Would you consider yourself a boss or leader? And before you ask, yes there’s a difference between being a boss and a leader. In many instances, a boss teaches the what. While a leader teaches you the how and why. See the distinction?
Becoming an inspiring leader requires several key characteristics and skills. To be specific, team management skills when working with others. Without them, rallying your team behind a common goal can be difficult and excruciating for both your organization and career.
As you step into a manager or leader role, developing these team management skills will prove to be fruitful in your career’s success.
In this day and age, there are two types of management: management and remote management. With the pandemic, it’s no secret that many professionals have adjusted to work-from-home life. While both concepts of team management have a decent amount of crossover, managing a team in-person and over Zoom requires a whole new set of skills.
Try this: Remote folks need support. That’s where you come in and keep the communication going. Make sure team members feel confident and supported in their work. Create wellness checks throughout the week. And not to mention, encourage people to take time. It’s easy to feel burnout when the boundaries of work and home life have suddenly blurred.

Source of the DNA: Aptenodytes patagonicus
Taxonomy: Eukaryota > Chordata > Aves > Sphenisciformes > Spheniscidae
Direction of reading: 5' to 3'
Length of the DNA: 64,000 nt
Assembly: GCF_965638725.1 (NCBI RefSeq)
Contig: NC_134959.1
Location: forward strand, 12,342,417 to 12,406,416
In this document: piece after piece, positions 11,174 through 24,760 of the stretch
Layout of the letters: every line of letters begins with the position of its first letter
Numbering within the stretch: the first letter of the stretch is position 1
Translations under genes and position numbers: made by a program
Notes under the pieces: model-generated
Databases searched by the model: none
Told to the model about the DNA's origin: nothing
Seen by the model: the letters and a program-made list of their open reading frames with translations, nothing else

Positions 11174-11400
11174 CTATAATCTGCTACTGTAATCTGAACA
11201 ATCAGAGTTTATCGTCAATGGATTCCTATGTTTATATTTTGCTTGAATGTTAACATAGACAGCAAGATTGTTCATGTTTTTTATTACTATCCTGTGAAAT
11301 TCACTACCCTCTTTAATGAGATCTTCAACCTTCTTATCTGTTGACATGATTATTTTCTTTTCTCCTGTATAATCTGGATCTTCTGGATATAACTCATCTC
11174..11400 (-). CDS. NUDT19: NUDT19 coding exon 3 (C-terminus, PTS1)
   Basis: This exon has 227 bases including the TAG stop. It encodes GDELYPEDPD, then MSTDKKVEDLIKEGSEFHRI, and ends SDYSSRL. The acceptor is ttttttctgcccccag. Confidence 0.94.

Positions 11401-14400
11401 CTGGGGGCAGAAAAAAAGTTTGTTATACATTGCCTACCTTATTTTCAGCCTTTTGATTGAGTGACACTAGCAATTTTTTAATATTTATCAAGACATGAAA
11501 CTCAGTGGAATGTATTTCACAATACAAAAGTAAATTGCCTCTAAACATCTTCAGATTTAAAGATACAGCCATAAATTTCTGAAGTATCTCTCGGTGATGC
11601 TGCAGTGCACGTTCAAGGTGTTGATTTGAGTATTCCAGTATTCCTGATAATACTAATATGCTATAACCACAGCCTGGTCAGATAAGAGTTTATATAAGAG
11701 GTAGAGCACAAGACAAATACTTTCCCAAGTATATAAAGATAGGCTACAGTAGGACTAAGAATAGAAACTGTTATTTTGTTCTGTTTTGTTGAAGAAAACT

We’re big fans of feedback, so it’s no surprise that we included feedback loops. As an aspiring leader, prioritizing your growth starts with looking to your colleagues and peers. Asking or receiving feedback can be invaluable when finding your blind spots and even your superpowers.
Try this: Find individuals at work that you trust and are personally invested in your growth. From there, create weekly feedback sessions. The key idea is to keep timely feedback flowing. While annual feedback can give you a big-picture overview of your growth, sometimes can be too late. Implement regular employee feedback in-person or even through an app (hint, hint: Matter). Don’t forget: feedback doesn’t always have to be constructive. Take time to give praises and celebrate successes.
Part of being a team manager is delegating tasks appropriately. Think about delegating as a match-making system. You want to make sure you give tasks and projects to those whose skills fit the best. When their strengths are placed at the forefront, it makes them confident in pursuing their work. Not to mention, people feel valued for their individual contributions.
Try this: Successful delegation starts with matching people and tasks. Consult with your peer to find their superpowers. Once you’ve targeted their strengths, explore future projects that get your team member confident and excited to conquer. Also, establishing the purpose of their work and project gives them a North Star to follow. Not only does this act as a launchpad for your team, but it’s also useful for bringing the team back on track.
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